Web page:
No monsoon in sight,vegetable prices on upward curve

Ashok,a Daryaganj resident,can no longer afford the luxury of having more than one vegetable per meal. On any given day,he usually buys brinjal and yam.

Written by Nikhil Bhagi | New Delhi | Published:July 11, 2009 1:12 am

Ashok,a Daryaganj resident,can no longer afford the luxury of having more than one vegetable per meal. On any given day,he usually buys brinjal and yam. But now even the prices of eggplant have shot up by Rs 10 to 12 per kg.

As a result of the deficit rainfall so far this monsoon,vegetable prices have gone up by more then 50 per cent As a result,consumers as well as vendors have taken a beating.

While retail prices of perishable commodities have been increasing steadily since the beginning of this month,wholesale prices too have registered an average increase of 30 per cent.

The rise in fuel prices and the subsequent increase in transportation costs are also being cited as reasons for the rise in prices.

Insiders predict that no respite is in sight till September.

Prices of certain vegetables,including potatoes,have hit an all-time high this season. At the Daryaganj vegetable market on Friday,tomatoes were selling at Rs 30 per kg,up from Rs 10 at the beginning of the month. In case of potatoes,the prices have gone up by 30 per cent,from Rs 10 to Rs 13 per kg now.

Mohammed Saleem Quereshi,a vendor,said his business has slowed down — he is now selling 50 kg cucumbers per day,barely a fourth of what he sold earlier. “Due to the absence of rains this year,crops have suffered,” he said.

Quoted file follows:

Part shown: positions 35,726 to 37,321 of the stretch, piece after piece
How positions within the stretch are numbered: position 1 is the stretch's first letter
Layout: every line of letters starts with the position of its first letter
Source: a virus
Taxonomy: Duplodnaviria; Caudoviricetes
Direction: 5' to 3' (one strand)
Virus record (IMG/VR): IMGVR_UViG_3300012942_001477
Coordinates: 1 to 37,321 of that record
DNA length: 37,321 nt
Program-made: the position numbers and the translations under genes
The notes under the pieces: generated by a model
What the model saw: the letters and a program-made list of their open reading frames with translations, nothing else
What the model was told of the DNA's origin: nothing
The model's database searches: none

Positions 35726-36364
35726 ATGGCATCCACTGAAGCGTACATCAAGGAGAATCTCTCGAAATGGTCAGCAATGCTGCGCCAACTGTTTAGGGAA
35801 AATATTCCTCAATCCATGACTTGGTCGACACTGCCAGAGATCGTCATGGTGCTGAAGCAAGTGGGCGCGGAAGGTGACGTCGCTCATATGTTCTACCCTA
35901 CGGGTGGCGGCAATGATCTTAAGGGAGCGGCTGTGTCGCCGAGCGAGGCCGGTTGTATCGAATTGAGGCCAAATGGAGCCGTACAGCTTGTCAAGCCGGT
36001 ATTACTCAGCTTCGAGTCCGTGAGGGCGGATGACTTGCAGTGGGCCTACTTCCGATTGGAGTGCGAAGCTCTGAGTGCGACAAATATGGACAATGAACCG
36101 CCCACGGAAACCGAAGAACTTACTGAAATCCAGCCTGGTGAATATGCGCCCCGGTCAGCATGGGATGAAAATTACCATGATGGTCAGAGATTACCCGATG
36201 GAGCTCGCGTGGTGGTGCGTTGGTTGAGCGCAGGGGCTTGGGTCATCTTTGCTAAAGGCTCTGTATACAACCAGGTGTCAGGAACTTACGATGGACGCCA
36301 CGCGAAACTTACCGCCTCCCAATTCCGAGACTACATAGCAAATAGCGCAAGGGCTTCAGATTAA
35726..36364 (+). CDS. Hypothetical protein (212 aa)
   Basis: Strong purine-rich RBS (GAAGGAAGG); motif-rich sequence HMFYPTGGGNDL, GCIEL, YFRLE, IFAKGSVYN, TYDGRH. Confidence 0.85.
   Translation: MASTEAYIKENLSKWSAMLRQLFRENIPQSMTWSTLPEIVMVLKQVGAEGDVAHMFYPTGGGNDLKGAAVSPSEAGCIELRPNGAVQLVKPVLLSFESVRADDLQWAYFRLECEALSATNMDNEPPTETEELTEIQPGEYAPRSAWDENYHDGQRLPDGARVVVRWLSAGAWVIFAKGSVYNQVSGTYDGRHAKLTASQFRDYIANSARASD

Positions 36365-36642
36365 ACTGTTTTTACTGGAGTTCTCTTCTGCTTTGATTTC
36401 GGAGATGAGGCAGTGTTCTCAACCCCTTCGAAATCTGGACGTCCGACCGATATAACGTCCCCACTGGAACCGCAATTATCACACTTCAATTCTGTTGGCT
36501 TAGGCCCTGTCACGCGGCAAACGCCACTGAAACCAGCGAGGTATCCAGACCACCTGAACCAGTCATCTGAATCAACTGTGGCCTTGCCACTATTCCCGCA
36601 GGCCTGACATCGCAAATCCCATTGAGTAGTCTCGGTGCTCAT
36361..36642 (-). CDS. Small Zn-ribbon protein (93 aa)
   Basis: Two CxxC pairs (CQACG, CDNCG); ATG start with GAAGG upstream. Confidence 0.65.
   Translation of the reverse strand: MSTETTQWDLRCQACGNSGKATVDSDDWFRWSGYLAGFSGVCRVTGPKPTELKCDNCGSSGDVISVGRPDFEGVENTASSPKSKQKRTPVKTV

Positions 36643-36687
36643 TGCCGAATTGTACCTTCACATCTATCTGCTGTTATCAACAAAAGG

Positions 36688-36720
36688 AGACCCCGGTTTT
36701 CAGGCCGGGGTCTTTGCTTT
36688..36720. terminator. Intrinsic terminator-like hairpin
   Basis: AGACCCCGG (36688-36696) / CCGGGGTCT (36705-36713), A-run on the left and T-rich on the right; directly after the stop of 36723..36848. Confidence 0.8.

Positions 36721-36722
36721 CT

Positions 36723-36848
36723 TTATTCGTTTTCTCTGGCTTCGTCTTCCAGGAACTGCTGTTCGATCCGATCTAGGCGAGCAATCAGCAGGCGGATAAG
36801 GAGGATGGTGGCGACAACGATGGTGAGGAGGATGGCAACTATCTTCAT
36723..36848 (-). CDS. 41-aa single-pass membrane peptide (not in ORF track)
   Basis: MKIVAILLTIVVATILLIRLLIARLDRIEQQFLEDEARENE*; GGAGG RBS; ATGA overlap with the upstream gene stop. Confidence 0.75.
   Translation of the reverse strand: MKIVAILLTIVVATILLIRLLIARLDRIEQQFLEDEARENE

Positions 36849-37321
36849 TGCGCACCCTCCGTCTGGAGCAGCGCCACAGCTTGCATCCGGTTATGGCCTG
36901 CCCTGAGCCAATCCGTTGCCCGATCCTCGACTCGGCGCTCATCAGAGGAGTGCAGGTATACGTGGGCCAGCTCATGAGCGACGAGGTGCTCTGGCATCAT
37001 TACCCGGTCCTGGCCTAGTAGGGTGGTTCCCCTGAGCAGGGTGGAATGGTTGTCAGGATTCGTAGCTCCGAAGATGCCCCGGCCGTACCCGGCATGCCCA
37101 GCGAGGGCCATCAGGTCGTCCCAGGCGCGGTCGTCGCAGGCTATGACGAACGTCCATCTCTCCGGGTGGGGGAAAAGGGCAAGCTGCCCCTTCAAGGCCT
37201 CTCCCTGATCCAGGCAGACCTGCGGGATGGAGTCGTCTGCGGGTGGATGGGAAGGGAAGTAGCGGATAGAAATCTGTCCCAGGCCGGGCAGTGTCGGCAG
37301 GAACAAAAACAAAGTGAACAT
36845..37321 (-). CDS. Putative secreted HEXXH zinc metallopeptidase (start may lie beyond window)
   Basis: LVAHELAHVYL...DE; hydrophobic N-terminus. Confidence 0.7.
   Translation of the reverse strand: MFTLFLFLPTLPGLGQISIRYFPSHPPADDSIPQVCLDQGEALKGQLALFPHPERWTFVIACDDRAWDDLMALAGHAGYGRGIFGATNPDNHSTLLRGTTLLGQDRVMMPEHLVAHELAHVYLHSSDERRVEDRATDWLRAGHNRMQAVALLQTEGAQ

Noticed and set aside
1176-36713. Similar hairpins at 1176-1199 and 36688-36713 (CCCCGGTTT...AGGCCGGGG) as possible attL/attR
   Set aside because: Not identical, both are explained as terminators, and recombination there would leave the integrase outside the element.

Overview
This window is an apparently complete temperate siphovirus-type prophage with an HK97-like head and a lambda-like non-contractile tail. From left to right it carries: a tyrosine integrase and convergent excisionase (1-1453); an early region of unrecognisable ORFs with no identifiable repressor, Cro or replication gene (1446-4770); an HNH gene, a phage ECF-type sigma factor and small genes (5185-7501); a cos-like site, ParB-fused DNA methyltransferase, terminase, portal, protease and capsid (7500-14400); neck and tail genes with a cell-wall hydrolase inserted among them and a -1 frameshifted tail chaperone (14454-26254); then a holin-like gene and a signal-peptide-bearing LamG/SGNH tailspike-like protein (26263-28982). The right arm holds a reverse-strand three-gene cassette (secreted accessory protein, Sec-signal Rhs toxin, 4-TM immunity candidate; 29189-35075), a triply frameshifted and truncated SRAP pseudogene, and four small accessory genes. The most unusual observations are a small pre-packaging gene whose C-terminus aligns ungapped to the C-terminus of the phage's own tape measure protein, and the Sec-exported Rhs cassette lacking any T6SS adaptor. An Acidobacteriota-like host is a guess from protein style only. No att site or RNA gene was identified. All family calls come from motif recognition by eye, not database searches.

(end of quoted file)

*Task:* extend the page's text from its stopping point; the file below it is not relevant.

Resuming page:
Madan Sabnavis,Chief Economist at the National Commodities and Derivatives Exchange Limited (NCDEX),said prices will not fall before September. Even the major supplier states,Uttar Pradesh,Haryana,and Punjab,are witnessing an increase in vegetable prices because of the delay in monsoons.

Speculation is rife that suppliers might be hoarding vegetables,pushing up prices,Sabnavis said. While pulses can be stored for a longer time,vegetables cannot be stored for too long.

“The government is keeping a tab on wholesalers so that they don’t indulge in black marketing or hoarding of fruits and vegetables to artificially create a shortage and then sell goods at increased prices,” he said.

Vendors added that their profit margins have shrunk. While previously they managed to make a profit of Rs 2 to 3 per kg for potatoes,they are now managing to rake up merely 50 paisa as profit.

Another vendor,Shiv Kumar,said that while supply is fine,there is a marked drop in demand for vegetables due to the high prices.

Seema,a consumer,said her family has cut down on quantity to stick to their budget for vegetables and fruits.

For all the latest Cities News, download Indian Express App

    Live Cricket Scores & Results